Other events in Sheffield

Melt In The Mouth Biology

Fully accessible
Past event - 2018
15 May Doors Open: 6pm
Start: 6.30pm
End: 9.30pm
Tamper Seller's Wheel, 149 Arundel St,
Sheffield S1 2NU
Tonight we bring you three talks for you to get your mouth around. Looking at subjects as varied as what we as a species used to put in our mouths, to what is currently residing in them, sandwiched between, the idea of 'can we bake ourselves a new organ'? With a bone exhibition and other tasty treats, it promises to be a night with bite! Want to shake-up your cocktail making skills while learning some science? Then join us at our Mixology Laboratory for some free cocktail samplers and to watch our Mixology Scientists demonstrate how to prepare some classic cocktails - all while learning about ...

You are what you eat: identifying ancient cultures through archaeology

Veronica Aniceti (PhD Student)
Animal bones and teeth, and food preferences of the past come together in this talk to provide a fascinating insight into aspects of the human-animal relationship throughout history. Specialising in the study of animal remains from archaeological sites as a zooarchaeologist, I will show how food has always been about more than just survival, and what it can teach us about the cultural roots to which people belong. Twinned with an exhibition of bones from tabooed animals with specific butchery marks, it promises to be more than your average diet talk.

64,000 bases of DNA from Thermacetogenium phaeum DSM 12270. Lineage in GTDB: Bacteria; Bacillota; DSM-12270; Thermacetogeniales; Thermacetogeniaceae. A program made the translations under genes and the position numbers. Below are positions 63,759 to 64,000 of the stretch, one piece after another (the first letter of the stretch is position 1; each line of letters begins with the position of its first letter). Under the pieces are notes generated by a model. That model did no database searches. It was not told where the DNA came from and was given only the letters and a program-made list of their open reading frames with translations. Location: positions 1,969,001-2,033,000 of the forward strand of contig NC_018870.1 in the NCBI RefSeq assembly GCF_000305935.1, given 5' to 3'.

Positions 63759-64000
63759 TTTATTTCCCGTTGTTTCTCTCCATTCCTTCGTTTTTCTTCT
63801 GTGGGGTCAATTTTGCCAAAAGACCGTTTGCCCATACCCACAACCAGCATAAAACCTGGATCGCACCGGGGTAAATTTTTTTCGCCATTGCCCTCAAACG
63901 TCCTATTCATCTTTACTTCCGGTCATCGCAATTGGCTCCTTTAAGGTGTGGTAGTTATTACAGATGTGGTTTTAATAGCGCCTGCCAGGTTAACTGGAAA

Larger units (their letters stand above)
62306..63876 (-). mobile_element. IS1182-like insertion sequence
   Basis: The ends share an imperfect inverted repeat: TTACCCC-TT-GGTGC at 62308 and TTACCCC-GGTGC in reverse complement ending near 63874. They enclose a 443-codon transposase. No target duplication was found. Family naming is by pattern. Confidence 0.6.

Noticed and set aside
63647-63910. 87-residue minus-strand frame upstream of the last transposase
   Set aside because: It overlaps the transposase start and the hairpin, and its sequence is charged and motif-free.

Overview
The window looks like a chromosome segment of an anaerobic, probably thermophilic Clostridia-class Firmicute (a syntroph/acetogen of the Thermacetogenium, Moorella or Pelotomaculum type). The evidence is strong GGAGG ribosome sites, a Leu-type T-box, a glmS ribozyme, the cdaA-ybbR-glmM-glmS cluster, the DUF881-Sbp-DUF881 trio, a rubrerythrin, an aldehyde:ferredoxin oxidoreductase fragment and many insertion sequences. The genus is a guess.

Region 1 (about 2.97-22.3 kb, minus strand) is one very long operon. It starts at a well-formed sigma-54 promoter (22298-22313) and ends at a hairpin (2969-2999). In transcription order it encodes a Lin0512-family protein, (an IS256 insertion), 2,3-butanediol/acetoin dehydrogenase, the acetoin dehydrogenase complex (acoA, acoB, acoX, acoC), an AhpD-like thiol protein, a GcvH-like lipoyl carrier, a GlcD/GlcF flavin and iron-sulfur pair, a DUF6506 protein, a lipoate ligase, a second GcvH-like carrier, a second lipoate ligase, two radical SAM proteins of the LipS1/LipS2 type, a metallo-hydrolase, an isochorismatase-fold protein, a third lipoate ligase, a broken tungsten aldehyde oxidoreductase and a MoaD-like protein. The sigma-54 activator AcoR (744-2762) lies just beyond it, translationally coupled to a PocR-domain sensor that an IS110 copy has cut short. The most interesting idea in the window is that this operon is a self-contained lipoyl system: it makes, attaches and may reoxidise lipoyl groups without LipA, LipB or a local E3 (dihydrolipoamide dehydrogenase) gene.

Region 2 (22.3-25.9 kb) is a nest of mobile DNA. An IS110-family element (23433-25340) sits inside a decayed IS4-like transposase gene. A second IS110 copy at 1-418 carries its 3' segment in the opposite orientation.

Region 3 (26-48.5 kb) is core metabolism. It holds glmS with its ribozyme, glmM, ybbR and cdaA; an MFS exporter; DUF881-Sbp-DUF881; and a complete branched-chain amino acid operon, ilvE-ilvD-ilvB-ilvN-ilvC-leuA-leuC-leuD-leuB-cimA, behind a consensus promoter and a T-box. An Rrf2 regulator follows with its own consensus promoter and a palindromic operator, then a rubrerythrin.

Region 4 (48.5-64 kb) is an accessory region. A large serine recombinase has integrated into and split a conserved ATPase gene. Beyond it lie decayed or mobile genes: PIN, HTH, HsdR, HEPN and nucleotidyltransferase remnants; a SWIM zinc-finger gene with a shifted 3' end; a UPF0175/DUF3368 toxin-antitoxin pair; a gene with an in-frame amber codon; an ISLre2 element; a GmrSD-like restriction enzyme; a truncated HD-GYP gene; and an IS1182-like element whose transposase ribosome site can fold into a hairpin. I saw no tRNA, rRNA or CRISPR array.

The great tissue engineering bake off

Dr Sam Pashneh-Tala (Materials Science and Engineering)
Hungry for a new heart or lung, maybe a kidney or two. Tissue engineering has the answer, offering replacement organs “baked” to order. But what is the recipe for growing body parts? Learn all about tissue engineering in this fascinating and tasty talk. Using edible examples, I will explain the processes tissue engineers use to take cells and grow them into functional tissues for use in medicine. I will also demonstrate a bioreactor (a machine used to grow tissues/organs in) used for making blood vessels. It promises to be deliciously informative.

Oral microorganisms: is your toothbrush providing you with more than just pearly whites?

Cher Farrugia (PhD Student)
Brushing and flossing disrupt the growth of decay and gum disease, causing bacteria, and therefore promoting oral health. Research has found that these microorganisms can contribute to diseases beyond our mouths. During this talk I, a dentist by profession (but a not so scary one), will explain how oral microorganisms can contribute to not so pearly whites, wobbly teeth and heart disease, amongst other diseases. This talk will surely motivate you to start brushing away, as soon as you get home!